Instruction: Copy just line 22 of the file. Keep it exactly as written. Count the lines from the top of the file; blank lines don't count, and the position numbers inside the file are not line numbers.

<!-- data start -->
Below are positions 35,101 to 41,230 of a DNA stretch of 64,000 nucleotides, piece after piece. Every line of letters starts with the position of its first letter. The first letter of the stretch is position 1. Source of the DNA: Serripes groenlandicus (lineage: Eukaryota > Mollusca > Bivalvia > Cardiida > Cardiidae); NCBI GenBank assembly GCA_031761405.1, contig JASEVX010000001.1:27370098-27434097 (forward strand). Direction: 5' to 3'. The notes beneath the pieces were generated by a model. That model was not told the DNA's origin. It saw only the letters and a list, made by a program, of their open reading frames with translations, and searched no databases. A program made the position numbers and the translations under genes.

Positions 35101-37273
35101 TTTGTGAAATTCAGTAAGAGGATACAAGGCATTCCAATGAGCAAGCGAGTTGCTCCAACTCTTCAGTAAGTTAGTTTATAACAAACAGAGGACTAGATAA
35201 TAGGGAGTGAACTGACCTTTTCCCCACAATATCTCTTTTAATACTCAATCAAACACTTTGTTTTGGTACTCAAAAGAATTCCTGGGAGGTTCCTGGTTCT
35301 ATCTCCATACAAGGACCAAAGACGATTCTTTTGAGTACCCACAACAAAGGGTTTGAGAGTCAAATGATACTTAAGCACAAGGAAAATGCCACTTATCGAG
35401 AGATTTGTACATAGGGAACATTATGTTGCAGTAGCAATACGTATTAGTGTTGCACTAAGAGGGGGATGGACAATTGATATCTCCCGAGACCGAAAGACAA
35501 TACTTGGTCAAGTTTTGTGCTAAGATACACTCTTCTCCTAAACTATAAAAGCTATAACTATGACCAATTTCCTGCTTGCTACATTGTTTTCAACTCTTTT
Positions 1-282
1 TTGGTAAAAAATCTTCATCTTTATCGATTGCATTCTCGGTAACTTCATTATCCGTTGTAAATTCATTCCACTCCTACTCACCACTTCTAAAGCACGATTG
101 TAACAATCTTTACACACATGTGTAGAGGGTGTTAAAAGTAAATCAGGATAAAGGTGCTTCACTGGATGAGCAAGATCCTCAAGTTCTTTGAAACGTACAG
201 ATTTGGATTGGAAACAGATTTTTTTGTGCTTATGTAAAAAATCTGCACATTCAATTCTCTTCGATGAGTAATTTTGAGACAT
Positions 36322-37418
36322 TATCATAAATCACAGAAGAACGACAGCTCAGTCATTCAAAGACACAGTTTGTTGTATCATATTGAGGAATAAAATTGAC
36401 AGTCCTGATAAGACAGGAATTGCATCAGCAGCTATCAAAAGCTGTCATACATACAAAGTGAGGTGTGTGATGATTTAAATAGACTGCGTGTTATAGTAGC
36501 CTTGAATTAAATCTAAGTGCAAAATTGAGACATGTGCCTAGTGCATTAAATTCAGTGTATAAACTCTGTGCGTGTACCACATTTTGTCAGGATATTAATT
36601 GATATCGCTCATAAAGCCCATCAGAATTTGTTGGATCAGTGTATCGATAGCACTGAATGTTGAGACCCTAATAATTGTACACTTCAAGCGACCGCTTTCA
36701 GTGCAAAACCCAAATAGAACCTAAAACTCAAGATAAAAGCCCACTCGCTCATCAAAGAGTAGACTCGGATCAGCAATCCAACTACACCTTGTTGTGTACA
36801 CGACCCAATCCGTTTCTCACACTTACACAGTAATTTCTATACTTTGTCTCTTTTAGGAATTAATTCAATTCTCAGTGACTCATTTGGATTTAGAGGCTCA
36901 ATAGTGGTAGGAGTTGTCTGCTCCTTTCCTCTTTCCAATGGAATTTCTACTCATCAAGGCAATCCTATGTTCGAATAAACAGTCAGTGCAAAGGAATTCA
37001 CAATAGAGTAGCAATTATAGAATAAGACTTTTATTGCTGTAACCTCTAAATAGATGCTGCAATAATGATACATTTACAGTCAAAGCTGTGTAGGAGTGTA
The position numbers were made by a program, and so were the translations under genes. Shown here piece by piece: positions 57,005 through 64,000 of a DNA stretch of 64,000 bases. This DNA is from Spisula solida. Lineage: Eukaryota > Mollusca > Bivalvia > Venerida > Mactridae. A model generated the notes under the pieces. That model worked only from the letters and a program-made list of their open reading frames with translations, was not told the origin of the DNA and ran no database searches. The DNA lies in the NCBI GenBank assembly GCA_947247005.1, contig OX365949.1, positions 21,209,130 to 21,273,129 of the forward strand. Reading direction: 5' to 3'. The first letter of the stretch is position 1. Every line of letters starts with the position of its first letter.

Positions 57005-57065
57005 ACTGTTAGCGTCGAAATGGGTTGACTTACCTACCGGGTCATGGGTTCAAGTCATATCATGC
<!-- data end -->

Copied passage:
Positions 57005-57065